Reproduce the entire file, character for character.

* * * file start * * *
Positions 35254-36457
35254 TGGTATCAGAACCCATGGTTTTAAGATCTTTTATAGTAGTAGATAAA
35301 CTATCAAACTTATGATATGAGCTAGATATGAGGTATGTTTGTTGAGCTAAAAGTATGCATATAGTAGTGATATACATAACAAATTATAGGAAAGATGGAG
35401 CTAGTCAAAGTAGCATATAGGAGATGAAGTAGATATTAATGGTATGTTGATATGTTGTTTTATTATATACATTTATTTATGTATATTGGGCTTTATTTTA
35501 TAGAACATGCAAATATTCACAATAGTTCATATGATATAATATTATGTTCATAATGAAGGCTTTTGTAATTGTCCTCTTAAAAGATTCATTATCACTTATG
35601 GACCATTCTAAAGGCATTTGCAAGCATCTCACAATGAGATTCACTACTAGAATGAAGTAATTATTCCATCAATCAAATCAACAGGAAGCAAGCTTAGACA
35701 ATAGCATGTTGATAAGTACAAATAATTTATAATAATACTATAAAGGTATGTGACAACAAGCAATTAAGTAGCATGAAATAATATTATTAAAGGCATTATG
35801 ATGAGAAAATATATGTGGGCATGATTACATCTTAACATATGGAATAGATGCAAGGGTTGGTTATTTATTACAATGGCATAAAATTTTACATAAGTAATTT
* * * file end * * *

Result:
Positions 35254-36457
35254 TGGTATCAGAACCCATGGTTTTAAGATCTTTTATAGTAGTAGATAAA
35301 CTATCAAACTTATGATATGAGCTAGATATGAGGTATGTTTGTTGAGCTAAAAGTATGCATATAGTAGTGATATACATAACAAATTATAGGAAAGATGGAG
35401 CTAGTCAAAGTAGCATATAGGAGATGAAGTAGATATTAATGGTATGTTGATATGTTGTTTTATTATATACATTTATTTATGTATATTGGGCTTTATTTTA
35501 TAGAACATGCAAATATTCACAATAGTTCATATGATATAATATTATGTTCATAATGAAGGCTTTTGTAATTGTCCTCTTAAAAGATTCATTATCACTTATG
35601 GACCATTCTAAAGGCATTTGCAAGCATCTCACAATGAGATTCACTACTAGAATGAAGTAATTATTCCATCAATCAAATCAACAGGAAGCAAGCTTAGACA
35701 ATAGCATGTTGATAAGTACAAATAATTTATAATAATACTATAAAGGTATGTGACAACAAGCAATTAAGTAGCATGAAATAATATTATTAAAGGCATTATG
35801 ATGAGAAAATATATGTGGGCATGATTACATCTTAACATATGGAATAGATGCAAGGGTTGGTTATTTATTACAATGGCATAAAATTTTACATAAGTAATTT